We’ve had our rough patches this winter. My in-laws tested their mortality a few ways. During one epic battle my mother-in-law had with pneumonia and compression fractures in her spine, my father-in-law had spinal surgery, and I developed walking pneumonia. And as usual when tough times come, you find out what people are made of – and Steve was heroic in his care.

A friend, Erin, who was diagnosed with breast cancer at the same time as I was, and then re-diagnosed last year with tumours in the brain, found out in the winter the doctors had no more tricks to pull. She went into palliative care in the new year. She died March 5th. She was 50.

Every year we met the weekend after Thanksgiving at the cottage of a mutual friend, our Marney. All women from all over life. And we set goals, which I’ve written about before.  

Erin’s goal was a roll over from the year before – a full head of hair. Marney was with Erin throughout the last days – taking her food, feeding her, playing music, talking, laughing – honoring her friendship with a woman she has known for more than 25 years. She reported in her email when Erin died that she looked beautiful – she achieved her goal – a full head of hair.

I’ve been working on what makes me tick. That’s been hard. Because sometimes that machinery is buried deep under calluses of life, of denial and survival. I’ve loved the work. It’s settled my jittery soul. I remember my goal when I started was quiet confidence – a far off dream of something I think I could conceive…but not really. My work life has thrown some tests of that hard, personal work my way, and didn’t break me. And that makes me feel like I’ve cleaned house. And that I’m not done.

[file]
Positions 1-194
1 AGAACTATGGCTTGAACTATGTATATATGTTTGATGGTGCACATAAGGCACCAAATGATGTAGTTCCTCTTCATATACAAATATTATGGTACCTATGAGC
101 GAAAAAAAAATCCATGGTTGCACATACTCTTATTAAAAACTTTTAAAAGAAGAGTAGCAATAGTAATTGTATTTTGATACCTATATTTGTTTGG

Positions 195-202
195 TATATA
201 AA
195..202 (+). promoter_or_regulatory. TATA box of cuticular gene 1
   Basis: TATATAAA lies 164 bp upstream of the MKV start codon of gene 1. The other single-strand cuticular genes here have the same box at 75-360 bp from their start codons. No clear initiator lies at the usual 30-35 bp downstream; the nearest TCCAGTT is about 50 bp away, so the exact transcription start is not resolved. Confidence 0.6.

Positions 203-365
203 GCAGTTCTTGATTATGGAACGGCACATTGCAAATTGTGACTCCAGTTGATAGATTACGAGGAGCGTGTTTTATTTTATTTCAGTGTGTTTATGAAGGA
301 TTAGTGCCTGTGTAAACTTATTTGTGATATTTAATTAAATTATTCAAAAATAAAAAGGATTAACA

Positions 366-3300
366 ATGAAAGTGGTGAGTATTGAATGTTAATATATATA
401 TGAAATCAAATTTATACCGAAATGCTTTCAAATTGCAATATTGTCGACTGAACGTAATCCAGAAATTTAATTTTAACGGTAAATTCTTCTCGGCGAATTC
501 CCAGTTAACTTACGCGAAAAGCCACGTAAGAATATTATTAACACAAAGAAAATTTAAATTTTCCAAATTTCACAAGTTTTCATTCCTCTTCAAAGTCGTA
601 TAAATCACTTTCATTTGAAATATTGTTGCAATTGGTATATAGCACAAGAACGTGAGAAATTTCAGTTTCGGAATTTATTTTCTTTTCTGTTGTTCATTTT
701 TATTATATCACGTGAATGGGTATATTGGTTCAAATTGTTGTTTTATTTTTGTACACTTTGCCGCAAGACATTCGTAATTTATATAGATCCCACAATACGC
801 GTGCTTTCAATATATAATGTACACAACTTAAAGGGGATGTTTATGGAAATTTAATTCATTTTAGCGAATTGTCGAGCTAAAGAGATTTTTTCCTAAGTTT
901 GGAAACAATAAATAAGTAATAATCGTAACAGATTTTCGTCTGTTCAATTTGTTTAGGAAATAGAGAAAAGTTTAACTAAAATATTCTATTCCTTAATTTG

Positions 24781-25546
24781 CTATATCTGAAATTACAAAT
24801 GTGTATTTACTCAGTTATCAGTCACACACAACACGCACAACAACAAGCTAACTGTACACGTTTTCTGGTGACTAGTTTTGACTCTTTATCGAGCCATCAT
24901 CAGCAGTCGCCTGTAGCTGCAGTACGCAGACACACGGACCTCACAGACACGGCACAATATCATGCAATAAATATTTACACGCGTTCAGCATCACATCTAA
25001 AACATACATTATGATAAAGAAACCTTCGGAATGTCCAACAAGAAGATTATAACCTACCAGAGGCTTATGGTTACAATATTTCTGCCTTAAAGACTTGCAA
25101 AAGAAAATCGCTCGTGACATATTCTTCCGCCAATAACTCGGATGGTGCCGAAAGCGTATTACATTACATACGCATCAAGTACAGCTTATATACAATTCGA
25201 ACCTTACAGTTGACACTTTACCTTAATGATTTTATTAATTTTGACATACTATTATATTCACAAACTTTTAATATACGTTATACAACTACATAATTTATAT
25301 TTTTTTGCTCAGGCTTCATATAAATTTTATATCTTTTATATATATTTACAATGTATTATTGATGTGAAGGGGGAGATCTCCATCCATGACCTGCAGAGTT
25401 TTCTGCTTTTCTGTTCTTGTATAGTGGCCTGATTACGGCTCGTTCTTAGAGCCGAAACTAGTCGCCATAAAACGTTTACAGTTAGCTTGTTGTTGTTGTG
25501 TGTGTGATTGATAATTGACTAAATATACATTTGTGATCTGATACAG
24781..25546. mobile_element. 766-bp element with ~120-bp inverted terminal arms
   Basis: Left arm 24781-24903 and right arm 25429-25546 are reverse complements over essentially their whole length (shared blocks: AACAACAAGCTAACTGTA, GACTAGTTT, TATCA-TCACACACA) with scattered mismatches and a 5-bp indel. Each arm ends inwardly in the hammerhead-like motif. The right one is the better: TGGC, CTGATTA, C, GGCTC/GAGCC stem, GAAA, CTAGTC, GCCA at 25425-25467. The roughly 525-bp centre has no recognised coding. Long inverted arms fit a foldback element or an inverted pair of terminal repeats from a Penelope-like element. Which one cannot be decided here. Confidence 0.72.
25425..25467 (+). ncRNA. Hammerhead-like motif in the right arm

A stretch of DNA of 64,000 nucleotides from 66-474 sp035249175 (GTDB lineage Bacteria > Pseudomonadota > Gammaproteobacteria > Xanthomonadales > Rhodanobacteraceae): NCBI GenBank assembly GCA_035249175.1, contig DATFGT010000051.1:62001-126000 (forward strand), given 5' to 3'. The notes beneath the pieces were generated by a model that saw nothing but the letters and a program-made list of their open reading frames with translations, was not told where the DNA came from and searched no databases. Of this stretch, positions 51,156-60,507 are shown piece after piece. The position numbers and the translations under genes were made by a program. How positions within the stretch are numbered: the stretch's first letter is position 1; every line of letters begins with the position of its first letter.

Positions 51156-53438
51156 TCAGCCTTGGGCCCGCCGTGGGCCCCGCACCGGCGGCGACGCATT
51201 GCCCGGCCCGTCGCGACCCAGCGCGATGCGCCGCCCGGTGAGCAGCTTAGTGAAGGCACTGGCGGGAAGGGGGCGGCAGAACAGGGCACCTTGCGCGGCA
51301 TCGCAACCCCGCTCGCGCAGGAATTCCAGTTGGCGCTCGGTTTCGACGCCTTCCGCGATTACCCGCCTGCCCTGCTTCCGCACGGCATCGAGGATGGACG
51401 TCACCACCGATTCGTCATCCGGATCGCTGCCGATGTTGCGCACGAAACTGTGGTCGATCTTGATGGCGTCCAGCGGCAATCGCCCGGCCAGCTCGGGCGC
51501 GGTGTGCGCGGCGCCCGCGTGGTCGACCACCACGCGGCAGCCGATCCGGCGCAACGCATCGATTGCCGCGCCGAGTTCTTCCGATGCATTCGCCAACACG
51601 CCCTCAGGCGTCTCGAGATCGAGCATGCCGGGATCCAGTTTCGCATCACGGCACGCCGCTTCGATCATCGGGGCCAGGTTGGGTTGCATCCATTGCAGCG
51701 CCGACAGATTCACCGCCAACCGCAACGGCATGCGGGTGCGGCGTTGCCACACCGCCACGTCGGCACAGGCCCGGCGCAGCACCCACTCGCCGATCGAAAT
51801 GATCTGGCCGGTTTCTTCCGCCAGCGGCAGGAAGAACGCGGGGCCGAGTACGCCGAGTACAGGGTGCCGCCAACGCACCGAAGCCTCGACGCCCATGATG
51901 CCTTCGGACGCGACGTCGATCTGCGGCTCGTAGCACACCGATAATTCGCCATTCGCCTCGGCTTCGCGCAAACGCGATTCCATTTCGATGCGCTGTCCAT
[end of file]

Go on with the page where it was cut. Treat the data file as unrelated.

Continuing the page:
I said that quietly…and with confidence.

I knew this would be a year of loss – I’m nursing a 17-year-old cat with kidney failure who is right now giving me the “I ignore evil cat owners” look by keeping her back to me, her head erect and ears turned a little backward to listen for me. That’s because I just injected her with a bag of saline. The things we do for love. She doesn’t see it that way. So there may be more loss – that is part of it all.

But I also feel a great sense of hope. Of grabbing the reins. Of owning whatever path I’m on. I’ve stumbled around sometimes wondering why I haven’t felt an epiphany with my recovery – that I’ve just gotten on with it. That I missed something. But I think I’m blind to the signs. This has been no whiz bang lightning flash epiphany – I think this is one of those slow burning epiphanies. I think I prefer it – because I trust it more.

That is the great gift of spring – the warmth of the sun on your face, the crocuses blooming against a south wall, the rising excitement in your stomach, the need to believe.

January 20, 2010


A food printer. No, seriously. It prints food for you.
Thanks to Inhabitat for the story.